author = "F. Wang and K. Calderone and Smith, {N. R.} and Do, {T. T.} and Helfrich, {Y. R.} and Johnson, {T. R B} and Sewon Kang and Voorhees, {J. J.} and Fisher, {G. J.}",
year = "2015",
month = "12",
day = "1",
doi = "10.1111/bjd.14027",
language = "English (US)",
volume = "173",
pages = "1420--1430",
journal = "British Journal of Dermatology",
issn = "0007-0963",
publisher = "Wiley-Blackwell",
number = "6",

}

TY - JOUR

T1 - Marked disruption and aberrant regulation of elastic fibres in early striae gravidarum

AU - Wang, F.

AU - Calderone, K.

AU - Smith, N. R.

AU - Do, T. T.

AU - Helfrich, Y. R.

AU - Johnson, T. R B

AU - Kang, Sewon

AU - Voorhees, J. J.

AU - Fisher, G. J.

PY - 2015/12/1

Y1 - 2015/12/1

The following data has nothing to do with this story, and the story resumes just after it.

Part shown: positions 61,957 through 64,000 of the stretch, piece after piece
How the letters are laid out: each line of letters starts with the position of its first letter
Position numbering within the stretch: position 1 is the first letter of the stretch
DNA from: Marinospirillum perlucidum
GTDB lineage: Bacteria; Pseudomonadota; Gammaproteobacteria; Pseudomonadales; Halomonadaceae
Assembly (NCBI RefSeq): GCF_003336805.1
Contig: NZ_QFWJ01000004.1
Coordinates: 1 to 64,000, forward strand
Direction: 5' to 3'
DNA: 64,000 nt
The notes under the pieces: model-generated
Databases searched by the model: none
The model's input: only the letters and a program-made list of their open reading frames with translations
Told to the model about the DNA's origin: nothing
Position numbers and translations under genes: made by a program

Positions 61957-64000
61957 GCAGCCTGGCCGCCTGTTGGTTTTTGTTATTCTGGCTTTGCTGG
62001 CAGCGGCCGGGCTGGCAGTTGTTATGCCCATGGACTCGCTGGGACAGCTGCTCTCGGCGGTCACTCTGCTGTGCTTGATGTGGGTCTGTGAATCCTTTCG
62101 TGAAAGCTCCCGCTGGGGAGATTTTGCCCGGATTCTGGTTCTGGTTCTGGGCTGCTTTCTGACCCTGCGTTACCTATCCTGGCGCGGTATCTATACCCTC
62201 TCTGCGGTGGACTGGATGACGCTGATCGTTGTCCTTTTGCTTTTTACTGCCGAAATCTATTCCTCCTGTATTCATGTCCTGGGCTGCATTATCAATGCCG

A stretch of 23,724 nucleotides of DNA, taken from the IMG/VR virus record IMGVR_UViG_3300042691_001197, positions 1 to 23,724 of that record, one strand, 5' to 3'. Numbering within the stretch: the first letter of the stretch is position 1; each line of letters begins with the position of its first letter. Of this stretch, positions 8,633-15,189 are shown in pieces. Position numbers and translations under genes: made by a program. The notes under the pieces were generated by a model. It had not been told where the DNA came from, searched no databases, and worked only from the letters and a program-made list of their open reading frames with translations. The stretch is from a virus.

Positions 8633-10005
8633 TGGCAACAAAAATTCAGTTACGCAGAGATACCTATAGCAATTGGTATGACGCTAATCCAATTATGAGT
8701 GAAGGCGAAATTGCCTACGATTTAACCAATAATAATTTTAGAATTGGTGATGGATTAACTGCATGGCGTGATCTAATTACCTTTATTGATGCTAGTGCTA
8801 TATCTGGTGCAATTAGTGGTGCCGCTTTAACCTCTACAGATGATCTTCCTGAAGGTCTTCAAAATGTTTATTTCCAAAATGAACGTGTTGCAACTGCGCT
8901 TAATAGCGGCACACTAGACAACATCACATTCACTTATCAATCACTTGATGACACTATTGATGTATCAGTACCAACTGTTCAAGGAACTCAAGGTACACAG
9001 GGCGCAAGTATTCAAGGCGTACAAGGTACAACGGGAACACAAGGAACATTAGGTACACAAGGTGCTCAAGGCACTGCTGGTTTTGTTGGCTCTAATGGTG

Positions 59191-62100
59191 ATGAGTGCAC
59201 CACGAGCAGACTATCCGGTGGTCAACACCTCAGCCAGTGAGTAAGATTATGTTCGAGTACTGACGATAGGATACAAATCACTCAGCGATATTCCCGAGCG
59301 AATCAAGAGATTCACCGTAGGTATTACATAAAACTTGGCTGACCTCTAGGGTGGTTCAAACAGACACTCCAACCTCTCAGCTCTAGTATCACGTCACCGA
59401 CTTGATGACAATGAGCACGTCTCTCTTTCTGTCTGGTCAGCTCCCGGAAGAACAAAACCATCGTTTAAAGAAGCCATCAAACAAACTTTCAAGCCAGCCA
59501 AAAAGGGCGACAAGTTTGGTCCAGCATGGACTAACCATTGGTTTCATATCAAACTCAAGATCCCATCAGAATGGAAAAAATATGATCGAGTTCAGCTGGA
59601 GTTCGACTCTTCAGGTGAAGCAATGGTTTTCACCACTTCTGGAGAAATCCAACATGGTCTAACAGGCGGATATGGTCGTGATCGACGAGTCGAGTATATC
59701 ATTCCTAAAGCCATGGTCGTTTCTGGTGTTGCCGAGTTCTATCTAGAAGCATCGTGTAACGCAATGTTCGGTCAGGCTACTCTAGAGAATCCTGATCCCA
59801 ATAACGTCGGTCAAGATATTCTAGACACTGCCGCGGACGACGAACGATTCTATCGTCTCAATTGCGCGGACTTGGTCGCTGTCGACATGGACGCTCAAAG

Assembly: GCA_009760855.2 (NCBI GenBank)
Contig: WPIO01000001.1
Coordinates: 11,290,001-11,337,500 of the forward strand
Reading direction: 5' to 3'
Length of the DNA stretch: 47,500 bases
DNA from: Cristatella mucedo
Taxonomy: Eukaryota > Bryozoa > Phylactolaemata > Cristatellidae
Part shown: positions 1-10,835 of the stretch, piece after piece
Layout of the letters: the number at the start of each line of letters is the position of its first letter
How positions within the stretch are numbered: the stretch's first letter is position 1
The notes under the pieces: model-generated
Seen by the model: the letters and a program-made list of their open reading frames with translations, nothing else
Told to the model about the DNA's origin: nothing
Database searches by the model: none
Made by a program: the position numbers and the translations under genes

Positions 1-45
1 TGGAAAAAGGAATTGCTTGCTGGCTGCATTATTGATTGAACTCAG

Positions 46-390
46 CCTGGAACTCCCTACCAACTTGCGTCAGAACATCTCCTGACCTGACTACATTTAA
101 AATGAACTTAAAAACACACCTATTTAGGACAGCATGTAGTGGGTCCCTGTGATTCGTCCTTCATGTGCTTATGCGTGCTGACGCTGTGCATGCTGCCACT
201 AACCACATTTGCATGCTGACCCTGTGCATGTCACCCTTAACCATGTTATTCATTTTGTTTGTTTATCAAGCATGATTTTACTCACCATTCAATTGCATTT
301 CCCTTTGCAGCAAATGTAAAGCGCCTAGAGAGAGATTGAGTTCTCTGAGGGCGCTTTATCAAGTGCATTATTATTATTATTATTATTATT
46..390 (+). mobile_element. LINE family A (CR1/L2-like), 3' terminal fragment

N2 - Background Striae gravidarum (SG), or 'stretch marks' of pregnancy, begin as erythematous streaks, and mature over months to years to become permanent scar-like bands that may be hypopigmented, atrophic and lax. Objectives To investigate early molecular alterations that may promote laxity of mature SG, we investigated the dermal elastic fibre network, which provides human skin with elastic properties. Methods We obtained skin samples of newly developed, erythematous abdominal SG in healthy pregnant women. The elastic fibre network was examined by Verhoeff elastic staining and immunofluorescence staining of skin sections. Gene expression was measured by real-time polymerase chain reaction. Results The normal elastic fibre network appeared markedly disrupted in SG, compared with perilesional abdominal skin or control (normal-appearing hip skin). This disruption was accompanied by the emergence of short, disorganized, thin, thread-like 'fibrils', which were observed prominently in the mid-to-deep dermis. These fibrils were rich in tropoelastin (the main component of normal elastic fibres), and persisted into the postpartum period without forming normal-appearing elastic fibres. The emergence of these fibrils was accompanied by increased gene expression of tropoelastin and fibrillin-1, but not other elastic fibre components, including fibrillin-2 and fibulin-1, -2 or -5. Conclusions In early SG, the elastic fibre network appears markedly disrupted, and newly synthesized tropoelastin-rich fibrils emerge, likely as a result of uncoordinated synthesis of elastic fibre components. Because they are thin and disorganized, tropoelastin-rich fibrils likely do not function as normal elastic fibres do. These observations provide the foundations for elucidating pathogenic mechanisms by which laxity may develop in SG.